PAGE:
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News Room : North Korea fully suspends military pact with South


North Korea has ripped up a five-year-old deal with Seoul aimed at lowering military tensions, in the latest escalation of a row between the two.

It all started when Pyongyang claimed to have successfully launched a spy satellite into space on Tuesday (21).

This led to South Korea part suspending the agreement, saying it would resume surveillance flights along the border. Pyongyang is now vowing to fully suspend the pact and send stronger forces and equipment to the border. “From now on, our army will never be bound by the September 19 North-South Military Agreement,” it said in a statement.

It promised to withdraw all measures “taken to prevent military conflict in all spheres including ground, sea and air”, and deploy “more powerful armed forces and new-type military hardware” in the border region.

Pyongyang fired a rocket believed to contain its Malligyong-1 spy satellite late on Tuesday and hailed the launch as a “success”. South Korea’s military later confirmed that the satellite had entered orbit but said it was too soon to tell if it was actually functioning.

Seoul strongly condemned the launch – and on Wednesday morning top officials agreed to immediately restart surveillance operations along the border, which would allow the South to monitor North Korean outposts and long-range artillery.

That is a breach of a no-fly zone established under the Comprehensive Military Agreement in 2018 – signed by both nations’ leaders in an attempt to de-escalate tensions between their two countries and prevent a conflict erupting.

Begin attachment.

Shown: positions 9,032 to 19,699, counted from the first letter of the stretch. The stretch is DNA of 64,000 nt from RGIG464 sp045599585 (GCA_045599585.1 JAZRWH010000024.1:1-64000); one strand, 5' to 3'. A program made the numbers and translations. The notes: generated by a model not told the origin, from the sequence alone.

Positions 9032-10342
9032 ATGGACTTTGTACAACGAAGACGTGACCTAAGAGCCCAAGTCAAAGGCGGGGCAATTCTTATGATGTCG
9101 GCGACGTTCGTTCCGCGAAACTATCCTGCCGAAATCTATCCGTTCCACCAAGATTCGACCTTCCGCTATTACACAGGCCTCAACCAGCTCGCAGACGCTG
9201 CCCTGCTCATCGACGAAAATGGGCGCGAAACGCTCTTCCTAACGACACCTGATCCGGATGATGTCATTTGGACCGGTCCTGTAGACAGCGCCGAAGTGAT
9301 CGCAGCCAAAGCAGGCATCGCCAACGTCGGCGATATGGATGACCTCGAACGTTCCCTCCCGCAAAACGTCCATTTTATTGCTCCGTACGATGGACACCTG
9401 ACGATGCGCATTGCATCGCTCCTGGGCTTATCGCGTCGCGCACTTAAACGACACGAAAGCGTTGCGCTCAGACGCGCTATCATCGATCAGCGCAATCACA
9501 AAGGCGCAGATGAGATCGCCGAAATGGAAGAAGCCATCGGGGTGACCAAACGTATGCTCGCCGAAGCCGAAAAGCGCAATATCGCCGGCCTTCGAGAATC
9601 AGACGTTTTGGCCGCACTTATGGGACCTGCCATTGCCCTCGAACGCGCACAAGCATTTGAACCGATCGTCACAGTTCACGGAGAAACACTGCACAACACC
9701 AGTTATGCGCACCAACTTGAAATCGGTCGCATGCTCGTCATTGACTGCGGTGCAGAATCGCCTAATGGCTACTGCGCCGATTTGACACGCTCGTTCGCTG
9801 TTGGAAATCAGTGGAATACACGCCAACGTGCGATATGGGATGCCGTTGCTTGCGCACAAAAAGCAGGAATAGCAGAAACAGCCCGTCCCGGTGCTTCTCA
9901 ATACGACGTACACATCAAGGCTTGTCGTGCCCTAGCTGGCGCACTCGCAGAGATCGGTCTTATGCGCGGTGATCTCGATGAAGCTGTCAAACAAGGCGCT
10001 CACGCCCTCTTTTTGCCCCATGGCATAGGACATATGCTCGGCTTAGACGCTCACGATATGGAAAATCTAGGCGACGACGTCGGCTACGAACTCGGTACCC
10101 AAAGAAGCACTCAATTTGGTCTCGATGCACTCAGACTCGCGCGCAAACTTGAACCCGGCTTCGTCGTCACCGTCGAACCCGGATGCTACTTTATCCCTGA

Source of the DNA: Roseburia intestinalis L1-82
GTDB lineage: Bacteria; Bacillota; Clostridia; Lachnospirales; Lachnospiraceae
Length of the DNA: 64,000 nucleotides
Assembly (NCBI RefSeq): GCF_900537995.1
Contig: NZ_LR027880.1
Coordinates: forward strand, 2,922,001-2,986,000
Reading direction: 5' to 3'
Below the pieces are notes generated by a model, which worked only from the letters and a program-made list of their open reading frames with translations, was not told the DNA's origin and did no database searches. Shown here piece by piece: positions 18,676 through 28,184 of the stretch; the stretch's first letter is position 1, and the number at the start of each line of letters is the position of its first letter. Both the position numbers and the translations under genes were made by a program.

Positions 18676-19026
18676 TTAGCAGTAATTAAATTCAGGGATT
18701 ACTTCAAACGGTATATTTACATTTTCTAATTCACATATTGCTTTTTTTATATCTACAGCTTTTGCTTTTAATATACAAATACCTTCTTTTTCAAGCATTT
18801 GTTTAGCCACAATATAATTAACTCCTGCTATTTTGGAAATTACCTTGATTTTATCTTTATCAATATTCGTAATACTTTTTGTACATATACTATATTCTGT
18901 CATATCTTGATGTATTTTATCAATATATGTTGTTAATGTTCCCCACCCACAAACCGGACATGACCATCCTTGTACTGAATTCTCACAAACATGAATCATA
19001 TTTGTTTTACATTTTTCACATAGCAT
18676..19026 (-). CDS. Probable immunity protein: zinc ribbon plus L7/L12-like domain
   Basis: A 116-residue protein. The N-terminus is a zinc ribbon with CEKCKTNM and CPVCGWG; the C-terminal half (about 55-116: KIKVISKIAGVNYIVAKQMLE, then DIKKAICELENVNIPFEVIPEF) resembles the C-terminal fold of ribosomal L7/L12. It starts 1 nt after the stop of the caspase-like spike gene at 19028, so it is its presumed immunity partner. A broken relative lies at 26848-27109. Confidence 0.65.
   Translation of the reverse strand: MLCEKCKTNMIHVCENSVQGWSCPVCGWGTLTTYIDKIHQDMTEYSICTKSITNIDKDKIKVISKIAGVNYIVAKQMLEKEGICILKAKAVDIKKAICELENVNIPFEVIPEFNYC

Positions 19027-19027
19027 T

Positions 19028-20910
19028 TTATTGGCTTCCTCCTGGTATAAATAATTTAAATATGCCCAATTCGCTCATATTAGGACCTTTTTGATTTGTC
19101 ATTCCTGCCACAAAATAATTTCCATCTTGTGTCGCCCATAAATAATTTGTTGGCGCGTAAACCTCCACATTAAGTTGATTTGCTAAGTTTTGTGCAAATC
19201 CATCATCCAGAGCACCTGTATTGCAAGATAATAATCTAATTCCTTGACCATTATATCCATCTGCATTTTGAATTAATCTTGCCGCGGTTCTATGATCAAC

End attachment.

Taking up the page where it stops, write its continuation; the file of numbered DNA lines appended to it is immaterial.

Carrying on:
A US official said the South Korean decision to suspend part of the agreement was a “prudent” response, citing the North’s “failure to adhere” to the pact. The following morning, North Korea said it would restore all conflict-avoiding measures it had halted under the deal, and said Seoul would face the blame if a clash broke out.

Its statement made hours after it fired a ballistic missile into the sea east of the Korean peninsula – its first known weapons firing in more than two months. The South Korean military said the missile was likely to have failed.

Pyongyang insists the launch of the spy satellite is part of its “right to self-defence” – but it has been strongly condemned by South Korea, the US and Japan.

Developing a functioning spy satellite is a major part of North Korea’s five-year military plan, set out by its leader Kim Jong Un in January 2021.

The technology could in theory enable Pyongyang to monitor the movement of US and South Korean troops and weapons on the Korean Peninsula, allowing it to spot incoming threats. It would also allow the North to plot its nuclear attacks with more precision.

North Korean state media has claimed the country’s leader Kim Jong Un is already reviewing images of US military bases in Guam sent by the new satellite. The BBC has not verified this.